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Avoiding Tiredness When Driving

By: Tracy Whitelaw - Updated: 27 Sep 2012 | comments*Discuss
 
Avoiding Tiredness When Driving

When you’re on a driving trip, whether it’s for business or pleasure, there’s no doubt you already a number of plans in place and times specified for where you’re meant to be. It’s all too easy to forget that driving can be extremely tiring, especially over long periods on roads you’re unfamiliar with. Many people keep pushing themselves to get to their next location within the time frame they’ve set, ignoring obvious signs of tiredness. It’s at this stage where accidents become extremely prevalent and you should learn how to avoid tiredness when driving to ensure you stay safe on the road.

Spotting the Signs of Tiredness When Driving

It’s easy to spot the signs of tiredness when you’re driving, but it’s up to you what to do from that point:

  • If you’re driving and you find yourself yawning a lot or having sore, heavy eyes that could easily close, it’s time to stop and take a break.
  • If you have difficulties with staying in your lane – you may find you’re drifting or having slower reaction times to changing lanes and overtaking other vehicles.
  • You may have difficulty remembering the last few miles and your mind will wander easy into daydreams or completely zoning out of being focused on the road. This of course can lead to variations in your driving speeds, and it’s at this point where you’re actually becoming a hazard on the road to not only yourself, but others. Your reaction times will be slower and you’ll find it far more difficult to recognise dangerous situations or hazards on the road around you.

High Risk Groups

Not having enough sleep is a dangerous condition to be driving in as your body will ultimately want to ‘catch up’ on this sleep at some point. There are a number of societal groups who may struggle to be alert during driving more than others, but don’t be fooled, sleep deprivation can happen to us all:

  • Shift Workers are a group who often have a variety of disrupted sleep patterns and night-workers especially may find it difficult to avoid driving while tired.
  • Anyone who has a sleep disorder is of course at a heightened risk of feeling sleepy while driving.
  • People between the ages of 18-25 can be an increased risk group also. This age group tend to study, work unusual hours, have varied sleep patterns due to late nights or spontaneous outings and so are at a higher risk as they don’t get as much sleep.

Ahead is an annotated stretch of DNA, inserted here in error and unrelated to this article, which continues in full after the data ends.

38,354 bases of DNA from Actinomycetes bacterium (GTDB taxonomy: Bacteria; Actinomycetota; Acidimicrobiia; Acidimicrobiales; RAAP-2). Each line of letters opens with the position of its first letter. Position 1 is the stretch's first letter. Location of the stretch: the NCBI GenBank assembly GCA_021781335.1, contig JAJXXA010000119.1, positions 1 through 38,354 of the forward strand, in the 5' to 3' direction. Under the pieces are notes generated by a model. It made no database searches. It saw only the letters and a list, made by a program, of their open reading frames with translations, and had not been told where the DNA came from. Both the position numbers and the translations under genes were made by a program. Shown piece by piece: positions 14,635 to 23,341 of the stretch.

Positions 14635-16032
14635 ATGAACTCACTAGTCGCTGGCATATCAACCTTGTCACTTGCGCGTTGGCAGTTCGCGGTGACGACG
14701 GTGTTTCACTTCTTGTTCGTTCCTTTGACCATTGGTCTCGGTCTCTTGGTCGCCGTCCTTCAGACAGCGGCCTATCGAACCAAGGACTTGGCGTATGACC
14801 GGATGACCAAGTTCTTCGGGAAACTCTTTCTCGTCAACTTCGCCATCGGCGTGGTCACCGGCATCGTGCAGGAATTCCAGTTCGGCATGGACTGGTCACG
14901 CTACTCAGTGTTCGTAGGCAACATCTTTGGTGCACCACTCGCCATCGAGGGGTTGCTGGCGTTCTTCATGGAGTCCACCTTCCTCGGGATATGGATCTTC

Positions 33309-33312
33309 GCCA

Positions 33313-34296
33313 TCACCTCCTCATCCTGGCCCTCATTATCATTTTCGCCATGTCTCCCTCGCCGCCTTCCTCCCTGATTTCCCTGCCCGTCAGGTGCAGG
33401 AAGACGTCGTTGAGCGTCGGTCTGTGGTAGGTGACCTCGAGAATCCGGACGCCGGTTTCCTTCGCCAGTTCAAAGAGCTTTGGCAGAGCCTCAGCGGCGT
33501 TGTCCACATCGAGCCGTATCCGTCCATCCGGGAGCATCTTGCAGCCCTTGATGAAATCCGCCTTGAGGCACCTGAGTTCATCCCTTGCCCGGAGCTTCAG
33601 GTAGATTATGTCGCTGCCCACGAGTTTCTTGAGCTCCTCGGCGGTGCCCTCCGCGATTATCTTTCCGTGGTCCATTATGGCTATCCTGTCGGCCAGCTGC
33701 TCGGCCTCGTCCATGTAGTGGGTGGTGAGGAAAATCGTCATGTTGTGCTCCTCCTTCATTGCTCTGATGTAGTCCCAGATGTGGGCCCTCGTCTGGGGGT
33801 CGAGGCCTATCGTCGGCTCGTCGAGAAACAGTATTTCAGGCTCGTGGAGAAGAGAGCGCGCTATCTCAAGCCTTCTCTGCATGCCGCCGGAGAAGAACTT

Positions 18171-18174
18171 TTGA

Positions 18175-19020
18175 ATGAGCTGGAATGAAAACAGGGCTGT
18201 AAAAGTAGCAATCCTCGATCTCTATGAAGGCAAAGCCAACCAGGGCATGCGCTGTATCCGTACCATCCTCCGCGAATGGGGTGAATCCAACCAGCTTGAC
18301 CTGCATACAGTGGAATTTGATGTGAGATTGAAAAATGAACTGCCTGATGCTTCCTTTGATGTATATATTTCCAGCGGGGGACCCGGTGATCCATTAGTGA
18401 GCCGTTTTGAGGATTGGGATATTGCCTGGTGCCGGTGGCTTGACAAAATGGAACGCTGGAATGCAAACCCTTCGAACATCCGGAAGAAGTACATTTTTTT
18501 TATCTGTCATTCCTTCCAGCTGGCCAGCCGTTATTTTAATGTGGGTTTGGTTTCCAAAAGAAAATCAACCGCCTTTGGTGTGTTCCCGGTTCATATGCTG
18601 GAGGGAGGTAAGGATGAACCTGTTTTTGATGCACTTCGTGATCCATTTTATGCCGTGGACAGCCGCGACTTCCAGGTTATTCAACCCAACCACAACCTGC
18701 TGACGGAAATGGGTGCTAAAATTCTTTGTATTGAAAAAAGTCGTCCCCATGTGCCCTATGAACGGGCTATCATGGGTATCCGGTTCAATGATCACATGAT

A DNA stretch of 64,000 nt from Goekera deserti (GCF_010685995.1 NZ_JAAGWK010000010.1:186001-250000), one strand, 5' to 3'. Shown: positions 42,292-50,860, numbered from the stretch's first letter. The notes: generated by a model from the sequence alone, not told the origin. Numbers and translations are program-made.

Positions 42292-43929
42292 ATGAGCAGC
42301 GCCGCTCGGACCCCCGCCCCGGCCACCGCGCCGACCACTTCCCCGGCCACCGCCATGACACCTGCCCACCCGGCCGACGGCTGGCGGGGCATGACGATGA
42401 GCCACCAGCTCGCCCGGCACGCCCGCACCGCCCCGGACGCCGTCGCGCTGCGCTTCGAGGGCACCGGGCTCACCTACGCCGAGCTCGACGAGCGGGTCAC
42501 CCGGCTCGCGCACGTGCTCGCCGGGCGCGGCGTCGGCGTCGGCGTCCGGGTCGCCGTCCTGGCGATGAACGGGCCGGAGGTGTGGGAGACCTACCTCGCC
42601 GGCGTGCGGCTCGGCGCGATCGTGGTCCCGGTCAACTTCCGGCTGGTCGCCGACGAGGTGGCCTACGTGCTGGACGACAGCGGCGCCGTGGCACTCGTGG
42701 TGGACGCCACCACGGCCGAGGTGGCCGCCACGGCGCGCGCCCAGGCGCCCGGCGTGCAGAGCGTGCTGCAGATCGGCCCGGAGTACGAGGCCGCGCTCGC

• Parents of young babies or children are often woken in the night. If this is prolonged over a number of weeks then the effects will soon start to show.

If you fall into any of these categories and are planning to drive abroad, keep in mind that you should try and normalise your sleep patterns as much as possible so your body is alert and awake on unfamiliar roads.

Tips to Avoid Tiredness When Driving

Other than getting enough sleep before driving, there are a variety of tips that can help keep you alert on the road. Try to plan your trip to fit in with times that you’d normally be driving. If you never drive at night, don’t do that when travelling abroad. Your body won’t be used to it and the darkness can make your body clock start to slow down and feel like it wants to get some sleep. If you’ve been driving for some time without any breaks, aim to start taking breaks at least every two hours. Simply getting out of the car and walking around or having a refreshing drink can keep your mind active and your body awake.

Plan your long trips on days when you know you’ll have had plenty of rest. If you’re working and driving, try not to drive for too long after a hard days work. Your mind will be exhausted and won’t be alert enough to spot potential hazards on the road. If you have someone available to share the driving with you, make use of them.

Split the journey up and swap places every few hours, letting the other person get some sleep. Even a small power nap can make you feel refreshed and energised so use this if you can. Learn where the next rest stop will be and plan to stop there. There is nothing worse than driving past a rest stop only to realise the next one isn’t for a large number of miles. Use service stations, rest stops and other areas to rest when you can, especially if you intend to drive for a long time.

It’s very important to get plenty of rest before starting off on your trip. Get as much sleep as you can, plan your rest stops, share the driving and don’t rely on energy drinks to keep you awake. Know your own body and listen to what it’s telling you. It could save your life!

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